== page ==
Similarly, in Stan Brakahge's early 70's *The Act of Seeing With One's Own Eyes* (meaning *autopsy* in Latin), Brakhage records a human autopsy from start to finish. Where Franju's film is restrained in its camera movement, and uses dissolves and time-lapse cinematography to convey the transformation of the "beasts," Brakhage's film tends towards "real" or "lived" time--with edits only for breaks in the autopsy procedure. What has always struck me watching this film, and even showing it once to students, is how important Brakhage's use of "hand-held" is to lend his "Document period" reality and credence.**** That Brakhage trembles before his subject (and so also his camera) conveys a truth less of "the birth of the clinic" (Foucault), than of the individual envisioning-soul bearing witness to death in its purest immanence.

Another figure who I have considered for this project is Matthew Barney, whose works have fascinated me since I first saw *Cremaster 2* in 2000. Seeing *Drawing Restraint* this past fall (and thinking of Melville) I was reminded how much Barney is exemplary of total process in his use of "molds," his athletic procedures, as well as in the large-scale underakings of his works since *C2* (I can only imagine rental fees and/or legal permissions for use of the Chrysler Building and a Japanese whaling liner).

Whereas Melville or Franju seem put into the service of factuality, documentary and history (despite Franju's somewhat aestheticized narrative, and the deep mythological-allegorical underpinnings of Melville's text), Barney's work differs as a mytho-historicization of Capitalist postmodernity (the Guinness logo of *C3* occupying the same narrative space as CGI ogres and dwarves; Gary Gilmore & Houdini emblamatizing myths of Manifest Destiny & American antinomianism). In *DR* I am less interested by the fact that Barney is "Orientalizing" (a charge many have made against the film), than that he reveals the ultimate cultural mobility of his project. Whereas Barney's most substantial films preceding *DR* (*C2* and *C3*) draw upon American icons, motifs and locations to bear-out Barney's foremost problem of creative process and (self-)becoming, in *DR* these problems are graphed onto Japanese culture. *C2*, *C3* and *DR* are all appropriative & mythologizing, only the latter seems more awkward in this appropriation, less "appropriate" (...I think here of the tea ceremony, as well as the parade that inagurates the voyage of the whaling vessel).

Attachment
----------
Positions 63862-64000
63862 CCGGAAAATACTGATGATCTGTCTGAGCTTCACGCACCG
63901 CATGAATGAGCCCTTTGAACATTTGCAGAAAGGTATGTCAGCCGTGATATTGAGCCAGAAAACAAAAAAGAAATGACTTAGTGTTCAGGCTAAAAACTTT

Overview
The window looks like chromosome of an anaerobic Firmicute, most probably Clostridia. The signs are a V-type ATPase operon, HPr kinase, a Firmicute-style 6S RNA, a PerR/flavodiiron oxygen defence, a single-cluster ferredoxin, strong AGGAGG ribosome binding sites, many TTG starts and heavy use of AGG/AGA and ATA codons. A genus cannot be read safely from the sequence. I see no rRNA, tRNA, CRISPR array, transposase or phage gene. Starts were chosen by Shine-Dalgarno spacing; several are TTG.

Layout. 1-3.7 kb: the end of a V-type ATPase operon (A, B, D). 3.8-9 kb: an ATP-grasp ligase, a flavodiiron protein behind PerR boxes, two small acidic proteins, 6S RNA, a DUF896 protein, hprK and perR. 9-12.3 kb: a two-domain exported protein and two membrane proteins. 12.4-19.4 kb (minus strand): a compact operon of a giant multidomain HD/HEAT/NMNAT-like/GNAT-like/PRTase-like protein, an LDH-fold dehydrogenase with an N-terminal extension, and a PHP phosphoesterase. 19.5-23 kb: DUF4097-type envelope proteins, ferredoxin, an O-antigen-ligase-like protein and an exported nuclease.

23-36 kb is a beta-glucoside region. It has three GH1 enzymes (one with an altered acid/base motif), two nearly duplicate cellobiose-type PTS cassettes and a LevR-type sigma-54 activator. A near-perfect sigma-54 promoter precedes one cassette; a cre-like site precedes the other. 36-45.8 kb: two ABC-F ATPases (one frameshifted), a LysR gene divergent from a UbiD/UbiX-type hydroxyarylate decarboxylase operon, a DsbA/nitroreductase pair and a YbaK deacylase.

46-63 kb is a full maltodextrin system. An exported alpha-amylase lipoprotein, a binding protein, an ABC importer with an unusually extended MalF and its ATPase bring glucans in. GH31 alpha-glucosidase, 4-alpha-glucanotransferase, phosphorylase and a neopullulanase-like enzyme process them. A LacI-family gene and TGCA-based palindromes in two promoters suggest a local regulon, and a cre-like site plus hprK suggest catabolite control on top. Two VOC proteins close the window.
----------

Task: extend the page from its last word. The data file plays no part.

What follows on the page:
Talking to Kevin Killian recently, he mentioned that Barney refers to his Vaseline molds as "self-lubricating". I had not heard this term before, but it confirmed what I already suspected about Barney: that he is *the* artist of total process/autotelos in our era insofar as his works begin and end with themselves, "self-lubriate," self-transform (think of Bjork and Barney chopping off their limbs at the conclusion of *DR*). The works are meta-historical in this respect. That is, unlike Franju, Melville or Vertov, Barney's works do not refer to a historicity beyond themselves, their processes. Though they employ figures from a popular cultural lanscape (Mailer et al), such figures remain iconic and mytholigically enactive. Yet history may interrupt meta-history in *CR3* and *DR* where I for one can not view the Chrysler building without thinking of the men and women who contributed to its making, and its prominence in the NYC skyline; nor can I can think of any whaling vessel nowadays without immediately imagining it being tracked by Greenpeace and other environmental agencies.

Whereas it has become fashionable in recent years to think of historical structures as containing a primordial element both constitutive and disrruptive of its subjects (e.g.: "The Real" or "traumatic kernel" of Zizek and other Lacanians), perhaps we should also be thinking about historicity as something that interrupts the primordial, mythological, meta-historical, interior and imaginal. In Barney, factuality interrupts a form for mythology and pseudo-ontology. However inadvertent, History is the angel that rushes in to save meta-history from itself. Facts depose mythopoetic enclosures, if only briefly.

*a prospectus for Stacy Szymaszek's reincarnated *Gam*.
**thanks to Eliza Newman-Saul for drawing attention to this term.
***from The Collected Writings of Robert Smithson.
****see the 2002 Chicago Review special issue on Brakhage for elaboration of Brakhage's term "Document".

Monday, January 22, 2007

Sleepy with Gregg Biglieri (@ St. Mark's)

Gregg Biglieri is one of my favorite poets & reading with Evelyn Reilly at the Poetry Project tonight...

22 Gregg Biglieri & Evelyn Reilly
Monday, 8:00 pm
Gregg Biglieri is the author of five chapbooks: Profession, Roma, Los Books, Reading Keats to Sleep and I Heart My Zeppelin. He currently lives in Buffalo, where he is finishing a dissertation on Louis Zukofsky's Bottom: On Shakespeare in the English Department at Temple University. Evelyn Reilly’s first book, Hiatus, was published in 2004. A chapbook, Fervent Remnants of Reflective Surfaces, is just out. Reilly co-curates the winter segment of the Segue Reading Series. She is currently pondering the relation of ecology and poetry, and is editing ((eco (lang) (uage ( reader)), a collection of essays on the subject, with Brenda Iijima.